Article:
Find Smart Real Estate Deals First, Then Wrap Great Tax Planning Around Your Investment
Sophisticated tax planning is not a “DIY” activity: like the other aspects of your wealth preservation plan, you should leverage your personal CPAs to help you build a tax-efficient strategy aligned with your objectives.

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The Powerful Tax Benefits of Private Real Estate Investing: Highly Compensated Individuals, A Case Study For RIAs

Find Smart Real Estate Deals First, Then Wrap Great Tax Planning Around Your Investment

Sophisticated tax planning is not a “DIY” activity: like the other aspects of your wealth preservation plan, you should leverage your personal CPAs to help you build a tax-efficient strategy aligned with your objectives.

You’ll want an expert there to answer the many tax-related questions that inevitably spring up during the planning and execution of your tax and wealth preservation strategy. This article focuses on the powerful income tax advantages of MLG’s Private Real Estate Funds. These advantages may significantly impact highly compensated individual’s overall personal income tax picture by addressing the following questions:

  • Are your overall investments tax advantageous? If not, what can Private Real Estate do for you?
  • How can one investment impact another for highly compensated individuals?
  • Can tax efficiencies within a passive investment offset taxable income of another investment, or other highly taxed salary income?

Tax efficiency is an important aspect of your overall plan, but always remember the number one priority every real estate investor must first focus on is investing in smart real estate deals.

Letting the proverbial “tax tail wag the dog” leaves you open to the risk of making less attractive investments over the long haul. After finding a great opportunity you can then wrap powerful tax strategies around such investments. Never invest in private real estate just for its tax benefits.

Investing in private real estate can have many advantages including cash flow from operations, tax efficiency, and capital appreciation potential. With the volatility and uncertainty that continues to be demonstrated on Wall Street, investing in private real estate can be a very desirable investment that can offer low volatility and low correlation to the S&P 500. MLG Capital tracks the performance of the stock market with publicly traded REITs and private real estate investments. The graph above reveals a 10-year history of how volatile the stock market (S&P 500, red line) and public REITs (IYR ETF, black line) are when compared to private real estate investments (NCREIF property index, green line). It is easy to see that the publicly traded investments are significantly more volatile than private real estate.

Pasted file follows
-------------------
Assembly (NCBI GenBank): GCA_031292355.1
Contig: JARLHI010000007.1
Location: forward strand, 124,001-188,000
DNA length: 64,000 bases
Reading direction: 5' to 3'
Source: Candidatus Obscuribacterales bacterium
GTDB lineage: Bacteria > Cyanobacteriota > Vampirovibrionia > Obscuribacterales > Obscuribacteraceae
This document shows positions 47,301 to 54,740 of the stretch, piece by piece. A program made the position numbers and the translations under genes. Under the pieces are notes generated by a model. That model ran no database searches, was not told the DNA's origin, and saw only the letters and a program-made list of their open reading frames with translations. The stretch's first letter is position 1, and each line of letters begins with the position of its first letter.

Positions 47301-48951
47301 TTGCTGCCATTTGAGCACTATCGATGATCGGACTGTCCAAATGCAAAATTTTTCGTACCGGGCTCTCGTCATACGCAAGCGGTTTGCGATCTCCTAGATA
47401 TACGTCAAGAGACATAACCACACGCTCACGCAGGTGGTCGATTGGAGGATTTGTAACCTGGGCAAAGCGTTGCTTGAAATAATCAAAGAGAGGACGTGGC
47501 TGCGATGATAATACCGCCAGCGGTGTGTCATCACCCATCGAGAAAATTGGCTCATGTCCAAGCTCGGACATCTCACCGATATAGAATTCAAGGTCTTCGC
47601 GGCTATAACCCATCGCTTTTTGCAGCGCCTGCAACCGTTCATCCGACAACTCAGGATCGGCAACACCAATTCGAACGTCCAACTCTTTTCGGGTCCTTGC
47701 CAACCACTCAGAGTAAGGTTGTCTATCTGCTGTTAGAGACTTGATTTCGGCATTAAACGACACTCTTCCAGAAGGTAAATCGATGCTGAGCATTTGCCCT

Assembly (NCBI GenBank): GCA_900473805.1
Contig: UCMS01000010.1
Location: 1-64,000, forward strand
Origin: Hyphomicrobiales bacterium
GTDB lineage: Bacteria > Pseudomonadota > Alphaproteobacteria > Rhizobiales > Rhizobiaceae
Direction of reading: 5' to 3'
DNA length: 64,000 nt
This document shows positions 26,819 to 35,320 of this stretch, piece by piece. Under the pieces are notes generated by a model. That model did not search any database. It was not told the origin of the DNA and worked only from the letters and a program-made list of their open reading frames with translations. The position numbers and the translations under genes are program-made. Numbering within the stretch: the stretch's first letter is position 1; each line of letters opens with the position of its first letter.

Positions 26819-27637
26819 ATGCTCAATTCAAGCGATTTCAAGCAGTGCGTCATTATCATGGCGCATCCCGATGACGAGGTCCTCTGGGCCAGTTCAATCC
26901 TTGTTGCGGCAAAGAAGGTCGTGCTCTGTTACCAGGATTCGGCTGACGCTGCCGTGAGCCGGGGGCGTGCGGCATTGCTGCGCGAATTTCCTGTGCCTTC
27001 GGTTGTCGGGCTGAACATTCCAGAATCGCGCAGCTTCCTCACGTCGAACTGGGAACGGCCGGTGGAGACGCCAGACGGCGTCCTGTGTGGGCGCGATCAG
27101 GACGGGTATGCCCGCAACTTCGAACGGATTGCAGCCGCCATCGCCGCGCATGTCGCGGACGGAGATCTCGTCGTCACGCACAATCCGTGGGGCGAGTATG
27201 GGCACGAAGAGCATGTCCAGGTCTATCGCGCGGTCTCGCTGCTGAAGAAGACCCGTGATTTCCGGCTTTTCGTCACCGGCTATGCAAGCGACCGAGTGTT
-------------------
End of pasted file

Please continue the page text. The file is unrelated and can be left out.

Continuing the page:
MLG Capital’s Approach to Tax Income Planning:

MLG does four key tax income planning strategies within their series of private real estate funds:

  • Cost Segregation Studies
  • Utilizing the ability to expense 1231 Assets
  • Utilizing the Bonus Depreciation Rules
  • Be willing to sell investments (vs holding indefinitely) to trigger long term capital gain tax rates

Typically, the biggest tax pain to highly compensated individuals are the high ordinary tax rates! Some of us pay the highest marginal tax rate of 37% in federal ordinary income tax rates, but also painfully pay even higher rates in total with state income taxes. In utilizing the above strategies, the overall goal is to eliminate most if not of the all ordinary income generated by our series of funds, so that most of the taxable income is taxed at capital gains tax rates.

Ok, that’s great, but what does that mean to me as a highly compensated individual? How does this work?

Since MLG Capital targets to periodically sell assets within its series of funds, and these sales are generally staggered over time with other fund vintage acquisition and dispositions, we can trigger passive capital gain income that can potentially enable the use of passive losses.

Investopedia defines passive activity loss rules as, “a set of IRS rules that prohibit using passive losses to offset earned or ordinary income. Passive activity loss rules prevent investors from using losses incurred from income-producing activities in which they are not materially involved.” Due to the passive loss rules an investors ability to use passive losses from passive real estate investments are limited.